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Just The Sports: When Injuries Happen (A Sad Stepfather's Story)

Just The Sports

Wednesday, April 25, 2007

When Injuries Happen (A Sad Stepfather's Story)

Before the 2006-07 NBA season began, I made the bold, confidence-laced proclamation that based on their current roster the New Orleans Hornets were guaranteed to win at least fifty games and claim a playoff berth. Then the season began and injuries ravaged the Hornets, injuries that were made even more decimating by which players were injured and as a result which players were unable to play together.

According to, which uses Dean Oliver's formula for player win-loss percentage, the three opening-day New Orleans starters with the highest player winning percentage were Tyson Chandler (.870), Chris Paul (.769), and David West (.617). Usually with three players who are such efficient players, a team will emerge from a season with better than a 39-43 record, except when the three players only play a combined thirty-eight games together. When that happens, a team experiences splits just like the Hornets did.

With Chandler, West, and Paul playing together, the Hornets were a much better offensive team than they were without all three of those players in the lineup together, to the tune of scoring 6.4 more points per 100 possessions. Although the Hornets were a better shooting team with the big three than without (52.9 TS% to 51.2 TS%), the real difference was in the offensive rebounding percentage department. The Hornets team that included Chandler, West, and Paul rebounded 31.9% of the offensive rebounds to be had and the one without them only 26.5% of the offensive rebounds they could have gathered in. As I have said on other occasions, a team can avoid wasting possessions, thus making the team more efficient, in two ways. The first is to avoid turnovers and the second is to gather in a high percentage of the offensive rebound opportunities the team has. More prolific offensive rebounding explains the Hornets' greater offensive efficiency.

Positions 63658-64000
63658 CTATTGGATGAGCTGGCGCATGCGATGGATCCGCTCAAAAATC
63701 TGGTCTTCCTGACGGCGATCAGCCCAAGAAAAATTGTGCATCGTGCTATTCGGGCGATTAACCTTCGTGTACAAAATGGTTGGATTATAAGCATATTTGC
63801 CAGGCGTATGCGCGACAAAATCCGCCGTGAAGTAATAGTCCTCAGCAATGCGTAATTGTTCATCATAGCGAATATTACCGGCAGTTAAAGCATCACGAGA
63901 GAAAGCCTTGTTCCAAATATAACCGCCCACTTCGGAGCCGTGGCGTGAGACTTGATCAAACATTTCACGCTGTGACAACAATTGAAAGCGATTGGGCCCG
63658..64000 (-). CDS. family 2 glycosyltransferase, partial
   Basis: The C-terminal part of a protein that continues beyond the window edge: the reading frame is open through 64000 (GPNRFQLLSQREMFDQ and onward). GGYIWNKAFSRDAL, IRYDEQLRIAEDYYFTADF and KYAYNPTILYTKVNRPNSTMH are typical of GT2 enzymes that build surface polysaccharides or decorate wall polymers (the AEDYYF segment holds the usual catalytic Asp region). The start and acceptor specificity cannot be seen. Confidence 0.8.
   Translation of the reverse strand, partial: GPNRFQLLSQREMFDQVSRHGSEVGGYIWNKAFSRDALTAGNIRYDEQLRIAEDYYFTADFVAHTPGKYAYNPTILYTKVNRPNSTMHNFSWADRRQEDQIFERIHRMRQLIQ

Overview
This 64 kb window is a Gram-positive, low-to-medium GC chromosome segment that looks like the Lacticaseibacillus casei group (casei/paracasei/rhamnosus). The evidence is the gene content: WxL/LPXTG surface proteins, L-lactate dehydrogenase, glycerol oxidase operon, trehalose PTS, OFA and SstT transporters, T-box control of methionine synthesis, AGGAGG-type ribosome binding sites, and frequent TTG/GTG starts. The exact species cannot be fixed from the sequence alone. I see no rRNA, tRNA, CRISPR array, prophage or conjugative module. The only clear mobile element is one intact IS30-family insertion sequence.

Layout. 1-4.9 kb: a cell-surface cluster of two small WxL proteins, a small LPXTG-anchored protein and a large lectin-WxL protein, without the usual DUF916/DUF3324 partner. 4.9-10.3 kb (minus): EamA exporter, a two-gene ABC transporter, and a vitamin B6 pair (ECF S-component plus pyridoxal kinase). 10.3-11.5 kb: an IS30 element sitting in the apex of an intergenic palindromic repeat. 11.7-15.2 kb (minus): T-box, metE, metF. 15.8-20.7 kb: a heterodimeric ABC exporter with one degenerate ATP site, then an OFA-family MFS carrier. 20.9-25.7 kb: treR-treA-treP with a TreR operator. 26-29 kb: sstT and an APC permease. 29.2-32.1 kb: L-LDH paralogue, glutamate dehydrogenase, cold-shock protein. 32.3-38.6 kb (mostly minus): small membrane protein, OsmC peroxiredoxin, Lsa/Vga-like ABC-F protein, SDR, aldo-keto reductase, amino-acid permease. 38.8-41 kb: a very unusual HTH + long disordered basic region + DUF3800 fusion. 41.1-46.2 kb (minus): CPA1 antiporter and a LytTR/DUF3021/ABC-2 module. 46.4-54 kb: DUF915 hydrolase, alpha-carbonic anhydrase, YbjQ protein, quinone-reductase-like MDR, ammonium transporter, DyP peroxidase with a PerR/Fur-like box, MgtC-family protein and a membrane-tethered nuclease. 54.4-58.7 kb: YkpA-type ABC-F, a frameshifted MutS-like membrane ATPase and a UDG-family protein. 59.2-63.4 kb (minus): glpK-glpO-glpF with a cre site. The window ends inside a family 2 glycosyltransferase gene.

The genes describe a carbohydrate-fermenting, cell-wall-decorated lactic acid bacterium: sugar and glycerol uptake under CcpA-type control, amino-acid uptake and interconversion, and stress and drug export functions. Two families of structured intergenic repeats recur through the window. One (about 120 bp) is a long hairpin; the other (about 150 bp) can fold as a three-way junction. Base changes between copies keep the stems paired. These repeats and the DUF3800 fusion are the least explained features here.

In total efficiency, the Hornets outscored their opponents by .9 points per 100 possessions with Chandler, West, and Paul, but were outscored by their opponents by 3.9 points per 100 possessions when the three were not playing together.

Adding insult to the injury is the fact that the Hornets played their most difficult stretch without Chandler, West, and Paul. Of the forty-four games the Hornets played without the three players, twenty-seven were against opponents that would turn out to be playoff teams. In the other thirty-eight games, only eighteen were against playoff-bound opponents.

No combination of players saw the Hornets play well against playoff teams, but once again, the Hornets saw better performances with the big three players than without. Although they were outscored per 100 possessions either way, the Hornets were only done so by 3.8 points with and 5.7 without.

Next year, if injuries occur again, the Hornets should hope they happen to Desmond Mason, who provides them with no positive benefit when he plays anyway.



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